If you feel like you’re on the opposite side, being the senior engineer and have an inexperienced engineer drag you down, it should be your goal to lift them up. They might not even be aware that they are not living up to their full potential, and it is your job to show them what they can achieve. Offer pair programming sessions, advices or technological resources to help your teammate improve over time. Just don’t do it in a condescending way, as you don’t want to intimidate or offend anyone. Plus, no one likes a show off.
It’s OK if you’re not the sharpest tool in the shed. There will usually be that one person who’s forever in the company, knows every bit of code in the system and can identify problems before you even get a chance to look at the logs. It’s OK. Most companies will guide you and mentor you, so you can always be better than yesterday. I’d even go as far to say that if you are in a position where you don’t feel progress, get up and leave. We’re blessed to work in a very desirable field, and job opening are quite easy to find.
My main point is that you shouldn’t be scared or worried about your status. Becoming a senior engineer takes time and practice, so don’t rush things and just focus on your personal growth.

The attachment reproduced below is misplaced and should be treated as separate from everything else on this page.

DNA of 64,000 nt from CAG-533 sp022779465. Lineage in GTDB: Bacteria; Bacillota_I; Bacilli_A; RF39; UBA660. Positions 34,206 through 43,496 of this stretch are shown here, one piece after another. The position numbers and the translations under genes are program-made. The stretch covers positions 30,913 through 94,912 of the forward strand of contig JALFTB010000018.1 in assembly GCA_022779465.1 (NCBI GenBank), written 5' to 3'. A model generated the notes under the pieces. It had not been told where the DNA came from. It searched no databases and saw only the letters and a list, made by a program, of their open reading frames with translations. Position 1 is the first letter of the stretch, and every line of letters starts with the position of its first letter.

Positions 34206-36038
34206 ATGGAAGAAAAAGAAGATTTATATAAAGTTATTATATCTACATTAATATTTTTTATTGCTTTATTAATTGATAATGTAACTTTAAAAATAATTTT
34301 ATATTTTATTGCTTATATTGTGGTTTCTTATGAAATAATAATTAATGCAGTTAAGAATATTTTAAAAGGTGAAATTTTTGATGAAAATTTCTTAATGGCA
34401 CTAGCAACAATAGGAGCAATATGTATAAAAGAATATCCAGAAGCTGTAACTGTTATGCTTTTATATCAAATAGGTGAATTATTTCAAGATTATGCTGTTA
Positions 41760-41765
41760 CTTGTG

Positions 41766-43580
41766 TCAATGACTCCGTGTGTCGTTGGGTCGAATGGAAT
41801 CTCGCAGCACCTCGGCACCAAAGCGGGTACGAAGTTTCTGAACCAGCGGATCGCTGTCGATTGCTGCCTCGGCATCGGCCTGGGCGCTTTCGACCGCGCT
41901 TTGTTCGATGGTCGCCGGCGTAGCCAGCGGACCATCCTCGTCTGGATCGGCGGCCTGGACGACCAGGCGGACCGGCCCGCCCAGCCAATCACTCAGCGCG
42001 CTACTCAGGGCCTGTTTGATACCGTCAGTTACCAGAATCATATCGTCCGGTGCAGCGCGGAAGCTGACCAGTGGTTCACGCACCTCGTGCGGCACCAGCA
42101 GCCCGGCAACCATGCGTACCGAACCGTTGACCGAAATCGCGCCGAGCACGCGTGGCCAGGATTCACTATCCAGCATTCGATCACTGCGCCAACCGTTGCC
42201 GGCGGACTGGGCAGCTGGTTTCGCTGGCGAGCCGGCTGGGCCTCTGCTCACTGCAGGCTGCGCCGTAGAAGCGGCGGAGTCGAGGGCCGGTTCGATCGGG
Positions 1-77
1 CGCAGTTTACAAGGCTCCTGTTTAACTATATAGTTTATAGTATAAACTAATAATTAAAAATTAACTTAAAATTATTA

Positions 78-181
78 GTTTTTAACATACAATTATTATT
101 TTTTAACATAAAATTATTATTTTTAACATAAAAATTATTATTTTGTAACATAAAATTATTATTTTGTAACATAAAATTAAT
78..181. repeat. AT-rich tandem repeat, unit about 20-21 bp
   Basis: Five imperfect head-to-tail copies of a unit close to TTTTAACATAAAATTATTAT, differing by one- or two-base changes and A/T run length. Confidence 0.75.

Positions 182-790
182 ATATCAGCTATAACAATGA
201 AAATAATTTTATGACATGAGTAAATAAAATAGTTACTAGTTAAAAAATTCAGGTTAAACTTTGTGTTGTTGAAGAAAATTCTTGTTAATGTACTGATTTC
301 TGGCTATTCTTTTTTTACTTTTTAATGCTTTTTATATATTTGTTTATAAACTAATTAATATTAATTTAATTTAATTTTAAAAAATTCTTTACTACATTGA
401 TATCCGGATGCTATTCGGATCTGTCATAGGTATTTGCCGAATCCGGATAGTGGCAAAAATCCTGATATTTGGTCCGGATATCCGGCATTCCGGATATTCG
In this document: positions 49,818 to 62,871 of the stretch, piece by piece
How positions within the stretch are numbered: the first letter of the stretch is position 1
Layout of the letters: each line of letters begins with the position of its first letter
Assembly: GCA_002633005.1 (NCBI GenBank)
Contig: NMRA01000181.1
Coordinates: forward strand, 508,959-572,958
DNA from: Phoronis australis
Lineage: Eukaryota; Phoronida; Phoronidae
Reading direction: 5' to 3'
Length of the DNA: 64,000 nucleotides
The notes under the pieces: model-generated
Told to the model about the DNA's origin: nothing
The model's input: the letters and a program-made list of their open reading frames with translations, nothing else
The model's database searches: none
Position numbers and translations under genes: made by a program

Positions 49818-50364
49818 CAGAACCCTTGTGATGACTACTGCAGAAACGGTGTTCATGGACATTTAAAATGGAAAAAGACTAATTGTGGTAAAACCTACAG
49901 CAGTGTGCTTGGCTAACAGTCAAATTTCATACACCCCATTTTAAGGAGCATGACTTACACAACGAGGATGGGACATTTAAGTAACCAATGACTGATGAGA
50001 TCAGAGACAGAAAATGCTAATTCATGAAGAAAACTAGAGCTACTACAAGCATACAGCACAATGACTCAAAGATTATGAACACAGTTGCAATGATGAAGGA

Being in the middle is actually quite a good place to be. You can learn from those you feel are more experienced, and you can teach people who are new in the company and new to coding in general. I firmly believe that teaching is the best way to learn something - it compels to have a really strong understanding of a subject so you don’t confuse or misinform others.
You first day often seems the most important one, a day that will mark the rest of your time in the company. On this day people will see you for the first time, talk to you and judge you. This day can be very nerve wracking. You don’t want to misspeak, so people won’t think you are a fool, or that you are not professional. You also don’t want to spill coffee on your shirt and look like the office dork.
I say - that’s wrong. If, on average, an engineer stays in his position for about 3 years (give or take), that means that you will have about 365*3-1=1094 days to make amends for the first impression. Don’t fret, it’s OK to make mistakes, those mishaps will become something to joke about with your peers later on, when they get to know the real you.
Of course, and I hope this goes without saying, a bad second impression (and third, fourth and so on) can completely ruin a good first impression, so watch out for that too. As I’ve said, no one likes a co-worker with a stinky breath, or one that makes rude comments.
Those were my thoughts on what would make a good teammate. I think a good teammate must have good listening skills and willingness, and you must know that everyone can and will teach you something. A good teammate also doesn’t have to be the best ninja out there, and doesn’t have to make the best first impression, but you will have to make up for a lousy one.
Thank you for reading, I hope you liked it!